First: What is gluten?
In the last 10 years, “gluten” has become a buzzword—and a bit of a dietary demon. For most people, gluten, a protein found in many types of grains, is totally harmless. But for others foods with gluten can cause a number of problems ranging from abdominal discomfort, diarrhea, and bloating, to anxiety, and fatigue. “Gluten is a challenge to our guts because it can be hard to digest,” says Beth Trimark-Connor, Level 1 Precision Nutrition Coach at GO Training in Portland, Oregon. “In people with celiac disease, gluten damages cells in the intestine and provokes an attack response from the immune system. When the immune response doesn’t stop attacking the gluten, it may also turn on the body itself.” Some people without celiac or a gluten intolerance or sensitivity claim to experience benefits from going gluten free, including decreased brain fog, more energy, and less joint inflammation, Trimark-Connor adds. If you’re considering side-stepping gluten in your diet, you probably know to avoid wheat. But there are many other foods with gluten out there that you might not even realize. Read on for the surprising list. These are the most common celiac disease symptoms.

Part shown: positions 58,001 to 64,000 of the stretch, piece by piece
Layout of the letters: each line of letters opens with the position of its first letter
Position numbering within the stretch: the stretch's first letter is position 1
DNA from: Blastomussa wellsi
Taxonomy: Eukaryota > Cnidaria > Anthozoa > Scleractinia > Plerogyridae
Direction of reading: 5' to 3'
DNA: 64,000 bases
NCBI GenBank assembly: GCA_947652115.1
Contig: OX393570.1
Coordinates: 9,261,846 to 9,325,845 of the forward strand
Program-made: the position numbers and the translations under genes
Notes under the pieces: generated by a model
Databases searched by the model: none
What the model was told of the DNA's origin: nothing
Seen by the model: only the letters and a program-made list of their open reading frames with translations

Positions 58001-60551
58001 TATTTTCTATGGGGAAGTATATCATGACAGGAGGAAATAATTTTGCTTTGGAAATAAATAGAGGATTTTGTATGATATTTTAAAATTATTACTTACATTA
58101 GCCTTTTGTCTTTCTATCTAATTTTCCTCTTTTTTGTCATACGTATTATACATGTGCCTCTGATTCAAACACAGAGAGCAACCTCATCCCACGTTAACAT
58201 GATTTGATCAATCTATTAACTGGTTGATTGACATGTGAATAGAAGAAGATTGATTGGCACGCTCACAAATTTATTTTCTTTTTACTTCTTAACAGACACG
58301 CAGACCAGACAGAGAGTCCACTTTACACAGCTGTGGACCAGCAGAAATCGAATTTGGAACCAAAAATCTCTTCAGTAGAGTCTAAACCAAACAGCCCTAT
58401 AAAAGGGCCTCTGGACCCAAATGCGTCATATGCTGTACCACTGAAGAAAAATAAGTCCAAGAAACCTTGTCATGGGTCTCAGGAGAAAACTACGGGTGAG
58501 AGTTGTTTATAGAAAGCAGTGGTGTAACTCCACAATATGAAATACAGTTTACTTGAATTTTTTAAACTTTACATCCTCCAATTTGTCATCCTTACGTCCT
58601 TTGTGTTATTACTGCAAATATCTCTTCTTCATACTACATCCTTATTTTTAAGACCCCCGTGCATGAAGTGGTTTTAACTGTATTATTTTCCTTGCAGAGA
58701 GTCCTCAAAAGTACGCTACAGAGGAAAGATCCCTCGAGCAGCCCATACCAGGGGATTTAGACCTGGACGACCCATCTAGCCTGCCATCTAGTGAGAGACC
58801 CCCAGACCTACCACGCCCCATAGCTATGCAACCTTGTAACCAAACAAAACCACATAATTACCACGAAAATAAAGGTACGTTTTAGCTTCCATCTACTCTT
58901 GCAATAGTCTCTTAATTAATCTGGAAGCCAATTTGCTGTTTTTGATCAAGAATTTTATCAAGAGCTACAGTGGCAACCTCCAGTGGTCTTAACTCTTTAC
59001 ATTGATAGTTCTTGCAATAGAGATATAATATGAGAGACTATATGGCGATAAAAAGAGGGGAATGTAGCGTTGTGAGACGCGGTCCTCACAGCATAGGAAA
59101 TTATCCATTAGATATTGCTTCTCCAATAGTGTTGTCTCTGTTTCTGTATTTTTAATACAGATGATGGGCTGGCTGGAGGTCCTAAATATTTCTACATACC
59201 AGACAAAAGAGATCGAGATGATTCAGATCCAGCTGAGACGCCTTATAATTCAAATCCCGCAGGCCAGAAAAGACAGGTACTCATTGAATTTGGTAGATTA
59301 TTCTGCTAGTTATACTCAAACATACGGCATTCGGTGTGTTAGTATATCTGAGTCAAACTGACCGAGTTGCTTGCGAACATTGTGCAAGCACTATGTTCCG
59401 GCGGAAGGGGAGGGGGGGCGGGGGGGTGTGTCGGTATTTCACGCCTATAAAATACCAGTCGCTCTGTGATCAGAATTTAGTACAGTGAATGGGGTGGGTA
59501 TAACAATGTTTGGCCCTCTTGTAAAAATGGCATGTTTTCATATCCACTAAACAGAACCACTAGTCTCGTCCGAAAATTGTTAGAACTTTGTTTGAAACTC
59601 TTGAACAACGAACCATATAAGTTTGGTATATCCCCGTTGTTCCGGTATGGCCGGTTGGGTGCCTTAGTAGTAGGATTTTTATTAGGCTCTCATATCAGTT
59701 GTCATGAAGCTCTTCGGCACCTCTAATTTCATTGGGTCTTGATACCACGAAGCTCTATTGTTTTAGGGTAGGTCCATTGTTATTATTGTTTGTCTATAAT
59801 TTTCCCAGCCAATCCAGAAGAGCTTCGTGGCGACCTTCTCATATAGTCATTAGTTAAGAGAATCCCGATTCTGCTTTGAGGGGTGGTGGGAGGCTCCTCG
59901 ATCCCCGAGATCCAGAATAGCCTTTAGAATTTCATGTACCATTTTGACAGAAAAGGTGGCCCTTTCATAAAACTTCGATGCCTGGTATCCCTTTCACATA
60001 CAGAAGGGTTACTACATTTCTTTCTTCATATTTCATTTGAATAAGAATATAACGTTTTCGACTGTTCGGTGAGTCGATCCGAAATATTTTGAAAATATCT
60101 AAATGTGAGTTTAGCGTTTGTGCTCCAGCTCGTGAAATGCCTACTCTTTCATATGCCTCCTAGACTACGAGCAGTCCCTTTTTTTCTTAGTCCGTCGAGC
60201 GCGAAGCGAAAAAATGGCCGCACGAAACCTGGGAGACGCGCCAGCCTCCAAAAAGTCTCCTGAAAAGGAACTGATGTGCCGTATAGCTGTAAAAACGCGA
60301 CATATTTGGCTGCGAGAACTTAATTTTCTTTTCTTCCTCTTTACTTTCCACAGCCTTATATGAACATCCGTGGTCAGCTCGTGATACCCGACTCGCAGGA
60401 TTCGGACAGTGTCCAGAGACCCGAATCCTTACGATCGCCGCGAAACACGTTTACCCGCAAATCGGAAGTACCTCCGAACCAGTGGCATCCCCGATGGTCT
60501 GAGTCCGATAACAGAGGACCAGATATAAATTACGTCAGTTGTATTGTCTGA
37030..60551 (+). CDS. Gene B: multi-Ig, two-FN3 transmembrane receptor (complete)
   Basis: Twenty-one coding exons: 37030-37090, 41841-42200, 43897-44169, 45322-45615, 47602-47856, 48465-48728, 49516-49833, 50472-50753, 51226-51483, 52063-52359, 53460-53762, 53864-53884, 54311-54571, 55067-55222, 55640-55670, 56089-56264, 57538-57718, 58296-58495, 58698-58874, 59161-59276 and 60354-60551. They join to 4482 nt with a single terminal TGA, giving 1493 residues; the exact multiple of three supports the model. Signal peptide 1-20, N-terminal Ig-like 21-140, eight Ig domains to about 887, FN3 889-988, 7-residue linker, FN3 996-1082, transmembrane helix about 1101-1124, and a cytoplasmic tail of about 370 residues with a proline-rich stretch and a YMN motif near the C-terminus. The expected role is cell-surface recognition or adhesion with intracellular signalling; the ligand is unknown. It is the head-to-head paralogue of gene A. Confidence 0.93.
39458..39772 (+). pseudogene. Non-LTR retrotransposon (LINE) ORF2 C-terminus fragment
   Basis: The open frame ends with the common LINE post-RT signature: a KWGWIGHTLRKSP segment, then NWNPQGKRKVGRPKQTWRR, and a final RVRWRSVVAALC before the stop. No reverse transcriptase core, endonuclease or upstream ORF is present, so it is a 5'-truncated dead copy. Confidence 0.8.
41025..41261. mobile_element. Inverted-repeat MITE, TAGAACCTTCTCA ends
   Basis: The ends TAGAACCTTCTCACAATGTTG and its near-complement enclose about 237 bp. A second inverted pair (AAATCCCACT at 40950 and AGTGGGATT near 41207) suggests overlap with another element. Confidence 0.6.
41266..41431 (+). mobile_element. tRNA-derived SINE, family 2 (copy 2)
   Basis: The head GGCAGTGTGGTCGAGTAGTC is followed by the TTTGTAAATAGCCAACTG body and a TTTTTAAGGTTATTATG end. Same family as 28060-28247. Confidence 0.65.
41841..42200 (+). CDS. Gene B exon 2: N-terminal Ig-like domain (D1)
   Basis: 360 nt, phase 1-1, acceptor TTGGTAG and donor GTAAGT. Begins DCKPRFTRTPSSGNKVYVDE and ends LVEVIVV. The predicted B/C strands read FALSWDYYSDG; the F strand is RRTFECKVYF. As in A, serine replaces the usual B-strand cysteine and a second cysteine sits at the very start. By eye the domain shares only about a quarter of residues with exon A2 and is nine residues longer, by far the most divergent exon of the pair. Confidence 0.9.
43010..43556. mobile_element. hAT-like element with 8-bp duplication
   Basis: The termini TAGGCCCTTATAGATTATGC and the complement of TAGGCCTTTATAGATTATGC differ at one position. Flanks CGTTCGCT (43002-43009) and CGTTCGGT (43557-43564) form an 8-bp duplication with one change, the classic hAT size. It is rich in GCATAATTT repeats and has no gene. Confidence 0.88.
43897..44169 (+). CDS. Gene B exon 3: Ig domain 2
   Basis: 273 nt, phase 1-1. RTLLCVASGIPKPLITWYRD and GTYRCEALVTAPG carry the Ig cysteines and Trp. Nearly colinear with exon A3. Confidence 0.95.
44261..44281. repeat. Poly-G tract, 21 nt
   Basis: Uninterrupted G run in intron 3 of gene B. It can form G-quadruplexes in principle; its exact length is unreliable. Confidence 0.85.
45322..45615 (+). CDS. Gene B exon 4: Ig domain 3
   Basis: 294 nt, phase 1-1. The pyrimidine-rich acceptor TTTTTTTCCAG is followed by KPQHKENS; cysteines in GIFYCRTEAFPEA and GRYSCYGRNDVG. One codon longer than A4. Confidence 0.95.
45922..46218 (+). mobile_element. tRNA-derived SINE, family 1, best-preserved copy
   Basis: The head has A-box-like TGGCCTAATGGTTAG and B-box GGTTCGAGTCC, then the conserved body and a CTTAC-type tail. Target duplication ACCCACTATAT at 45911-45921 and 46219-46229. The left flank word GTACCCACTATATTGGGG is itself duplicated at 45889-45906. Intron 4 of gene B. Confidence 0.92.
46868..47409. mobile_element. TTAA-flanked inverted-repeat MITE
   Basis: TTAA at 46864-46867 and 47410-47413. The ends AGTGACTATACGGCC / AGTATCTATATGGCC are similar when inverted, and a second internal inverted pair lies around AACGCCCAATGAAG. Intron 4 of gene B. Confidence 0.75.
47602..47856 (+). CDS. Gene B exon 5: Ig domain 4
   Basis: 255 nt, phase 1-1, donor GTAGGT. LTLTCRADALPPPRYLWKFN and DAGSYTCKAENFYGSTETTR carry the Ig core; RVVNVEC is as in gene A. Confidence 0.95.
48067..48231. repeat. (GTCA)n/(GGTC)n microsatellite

While most people equate gluten with wheat, wheat is just one grain that contains gluten. So, if you see packaging that says “wheat-free,” it doesn’t necessarily means it’s also gluten-free. You’ll want to avoid rye bread and rye crackers to avoid falling into this gluten trap, and reach for a gluten-free loaf or rice-based cracker instead. What about whiskey, which is made from rye? The verdict is mixed, but many celiac disease associations say whiskey is OK to drink, due to the distilling process. However, some people do report having a reaction to rye whiskey, so proceed with caution.